“Govt. should give enough recreation facilities to youth to keep the youth engaged”
This is Nima Tshering, popularly known as “Rap Nala” who made into people’s heart with his first rap “Nge Ghi Soong”,
Nala is busy performing in various concerts in different places, conveying important messages to youth, about the dangerous of five poisons, his own struggles, impacts of undercutting, and on the corruption through his rap. Nala is a star.
He has had a hard life. That’s, partly, how he became a rapper. He Struggled for love, care and guidance from elders. Nala has suffered his entire childhood. Coming from a poor background, he completed Class III and was a substance abuser by the age of 11. He took chemical drugs and marijuana to assuage the pain and formed gangs.
Abusing drugs was not only to subside his pain, he also considered cool. “My mother was alcoholic. My aunt, who adopted me, treated me like a slave. My father committed suicide and I had no place to go and I was hungry,” Nala said. “I then resorted to smoking first before going into drugs.”
Having changed his lifestyle now and moved on, Nala said that he had only elders around him to blame for smoking and drinking in front of small children. “I was an addict, but who made me like this? It’s because of lack of care, love and guidance. People don’t have any idea that those youth who are in the streets are longing for support and love. Our society is such that they will blame kids for everything.”
Starting from selling scraps, washing dishes in the hotels, and friends stealing money from their parents, it became a regular habit. With the money, he went to buy the drugs in Phuentsholing. While working at Bhutan Suites, Nala got an opportunity to learn cooking.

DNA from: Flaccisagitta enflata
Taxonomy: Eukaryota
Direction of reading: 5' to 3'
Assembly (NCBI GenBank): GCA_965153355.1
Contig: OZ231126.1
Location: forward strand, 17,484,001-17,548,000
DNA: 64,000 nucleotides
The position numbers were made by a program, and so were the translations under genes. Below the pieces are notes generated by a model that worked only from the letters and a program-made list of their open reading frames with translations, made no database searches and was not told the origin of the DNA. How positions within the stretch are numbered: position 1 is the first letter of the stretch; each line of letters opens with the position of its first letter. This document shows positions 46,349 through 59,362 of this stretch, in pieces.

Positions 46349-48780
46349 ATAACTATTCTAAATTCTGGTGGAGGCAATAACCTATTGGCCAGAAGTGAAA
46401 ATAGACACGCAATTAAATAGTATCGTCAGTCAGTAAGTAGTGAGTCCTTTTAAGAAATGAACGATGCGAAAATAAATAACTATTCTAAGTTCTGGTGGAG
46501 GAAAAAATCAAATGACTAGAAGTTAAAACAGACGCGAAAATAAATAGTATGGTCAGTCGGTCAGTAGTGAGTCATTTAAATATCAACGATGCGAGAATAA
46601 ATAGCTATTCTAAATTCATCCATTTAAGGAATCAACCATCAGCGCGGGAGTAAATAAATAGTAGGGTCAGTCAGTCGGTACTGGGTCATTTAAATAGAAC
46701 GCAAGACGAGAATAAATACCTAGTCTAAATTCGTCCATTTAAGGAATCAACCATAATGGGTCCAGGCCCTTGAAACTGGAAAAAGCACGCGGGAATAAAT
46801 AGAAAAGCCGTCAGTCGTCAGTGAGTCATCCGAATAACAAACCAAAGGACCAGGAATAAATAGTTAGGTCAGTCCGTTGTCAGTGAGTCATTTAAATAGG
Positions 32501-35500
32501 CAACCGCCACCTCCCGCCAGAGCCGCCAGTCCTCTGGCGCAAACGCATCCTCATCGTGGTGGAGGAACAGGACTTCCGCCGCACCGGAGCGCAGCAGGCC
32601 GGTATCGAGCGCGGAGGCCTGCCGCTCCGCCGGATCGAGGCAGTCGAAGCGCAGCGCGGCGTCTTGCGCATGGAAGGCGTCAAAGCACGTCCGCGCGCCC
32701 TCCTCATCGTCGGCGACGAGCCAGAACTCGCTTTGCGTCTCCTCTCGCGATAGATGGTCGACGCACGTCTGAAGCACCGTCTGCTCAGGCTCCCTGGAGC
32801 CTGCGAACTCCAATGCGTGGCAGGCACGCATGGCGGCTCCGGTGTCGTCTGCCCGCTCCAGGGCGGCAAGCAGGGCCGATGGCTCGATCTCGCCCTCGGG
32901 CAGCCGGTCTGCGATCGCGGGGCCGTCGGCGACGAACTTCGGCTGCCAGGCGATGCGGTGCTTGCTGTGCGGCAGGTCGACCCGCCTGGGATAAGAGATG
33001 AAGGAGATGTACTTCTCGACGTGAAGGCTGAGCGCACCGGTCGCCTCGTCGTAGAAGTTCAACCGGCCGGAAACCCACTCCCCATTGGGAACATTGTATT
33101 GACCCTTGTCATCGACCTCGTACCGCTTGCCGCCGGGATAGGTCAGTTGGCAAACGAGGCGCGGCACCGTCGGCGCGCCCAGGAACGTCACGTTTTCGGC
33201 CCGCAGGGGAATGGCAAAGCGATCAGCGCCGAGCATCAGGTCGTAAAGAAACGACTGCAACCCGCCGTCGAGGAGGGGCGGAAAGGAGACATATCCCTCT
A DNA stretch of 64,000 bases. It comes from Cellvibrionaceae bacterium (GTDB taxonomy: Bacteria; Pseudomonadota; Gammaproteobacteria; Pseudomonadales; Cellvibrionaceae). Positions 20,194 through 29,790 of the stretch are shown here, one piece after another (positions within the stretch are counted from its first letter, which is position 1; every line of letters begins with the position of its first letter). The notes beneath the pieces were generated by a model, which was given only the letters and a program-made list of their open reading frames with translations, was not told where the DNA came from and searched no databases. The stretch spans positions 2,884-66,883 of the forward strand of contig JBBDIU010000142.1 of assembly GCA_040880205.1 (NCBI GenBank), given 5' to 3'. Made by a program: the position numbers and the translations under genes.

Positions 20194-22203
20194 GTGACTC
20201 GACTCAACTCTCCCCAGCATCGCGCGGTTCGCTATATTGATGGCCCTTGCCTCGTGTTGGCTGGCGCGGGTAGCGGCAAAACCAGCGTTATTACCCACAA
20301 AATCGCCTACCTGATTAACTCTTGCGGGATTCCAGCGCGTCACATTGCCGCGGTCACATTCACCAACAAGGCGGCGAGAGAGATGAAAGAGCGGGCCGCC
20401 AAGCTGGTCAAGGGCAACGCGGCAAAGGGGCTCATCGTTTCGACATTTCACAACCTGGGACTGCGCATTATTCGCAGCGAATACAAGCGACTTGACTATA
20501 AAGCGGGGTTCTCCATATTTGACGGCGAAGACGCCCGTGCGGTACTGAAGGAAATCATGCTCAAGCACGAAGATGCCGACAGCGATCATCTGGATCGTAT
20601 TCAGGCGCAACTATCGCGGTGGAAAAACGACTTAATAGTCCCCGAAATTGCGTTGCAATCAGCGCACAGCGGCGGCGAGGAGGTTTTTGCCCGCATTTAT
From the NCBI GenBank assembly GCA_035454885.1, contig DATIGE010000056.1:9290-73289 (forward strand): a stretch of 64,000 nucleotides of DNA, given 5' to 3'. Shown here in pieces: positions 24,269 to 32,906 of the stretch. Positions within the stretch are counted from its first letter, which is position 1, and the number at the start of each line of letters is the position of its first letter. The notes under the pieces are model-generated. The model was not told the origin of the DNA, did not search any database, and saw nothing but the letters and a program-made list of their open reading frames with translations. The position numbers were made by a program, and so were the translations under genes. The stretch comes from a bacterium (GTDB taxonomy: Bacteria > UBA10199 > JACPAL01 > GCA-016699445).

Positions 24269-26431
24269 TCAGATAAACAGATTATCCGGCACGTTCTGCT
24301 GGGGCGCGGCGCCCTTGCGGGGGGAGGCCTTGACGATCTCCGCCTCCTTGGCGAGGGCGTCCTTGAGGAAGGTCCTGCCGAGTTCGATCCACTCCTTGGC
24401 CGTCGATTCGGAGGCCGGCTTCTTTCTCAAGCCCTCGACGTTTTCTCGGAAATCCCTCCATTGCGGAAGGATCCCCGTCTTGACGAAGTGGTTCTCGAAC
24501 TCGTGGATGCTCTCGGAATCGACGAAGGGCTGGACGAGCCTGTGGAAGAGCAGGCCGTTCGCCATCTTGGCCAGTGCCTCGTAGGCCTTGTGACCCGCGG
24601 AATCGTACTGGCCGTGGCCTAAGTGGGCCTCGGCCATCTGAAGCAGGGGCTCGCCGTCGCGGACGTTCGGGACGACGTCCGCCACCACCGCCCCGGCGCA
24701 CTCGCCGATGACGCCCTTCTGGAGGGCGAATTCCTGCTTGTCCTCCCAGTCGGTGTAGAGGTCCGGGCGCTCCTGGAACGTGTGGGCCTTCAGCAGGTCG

In 2012, Nala was imprisoned to three years for fighting. In the jail, his interest in singing and rap grew more when he heard about MStudio and their songs on the radio. “Then I realised and wanted to change and stop everything. I didn’t suffer much because I wasn’t too dependent on chemical drugs.”
However, after the completion of his term, things did not change. Instead, he was back to gang fight and drugs. “I tried to show my passion for singing and rap through broadcasting channels; I could not.”
However, things changed when he met Gary Chia who was a youth volunteer at the department of youth and sports (YDS) in 2013. “He was in Bhutan for 9 months and this 9 months completely changed my life.”
Nala is a devoted Buddhist. He said his years of prayers were heard because Mr Gary was the first person in his life to ask what he wanted to do in his life. “I didn’t have any answer because this was the first time someone showed me love, care, support and concern for me since my childhood.”
Nala said that he decided to quit everything so that he did not have to run away from the police every time. He was growing to be a different man. “It was Mr Gary that took me to join youth volunteers in YDS where I experienced school life for the first time. Before I could realise it was already four months I had stopped substance abuse and then I developed the confidence to carry forward my life.”
Nala was almost got back to its old life when Mr Gary left for Singapore. But Lama Zhenphen walked in. Later he came across MStudio that helps youth to compose a song and hence, started his journey as a rapper. “What I did was wrong but the situation forced me that is why I want to concentrate on upholding youth, create awareness on the five dangerous poisons, and convey drugs is not everything in life. It’s not necessary you have to go to rehab but we can stop the negativity in life ourselves by trying hard.”
Nala today aims to portray his struggles as a lesson and warning for the youth. The subtle message is that the government and the people can and should do more to address the problem of addiction in the country.
Yangchen C Rinzin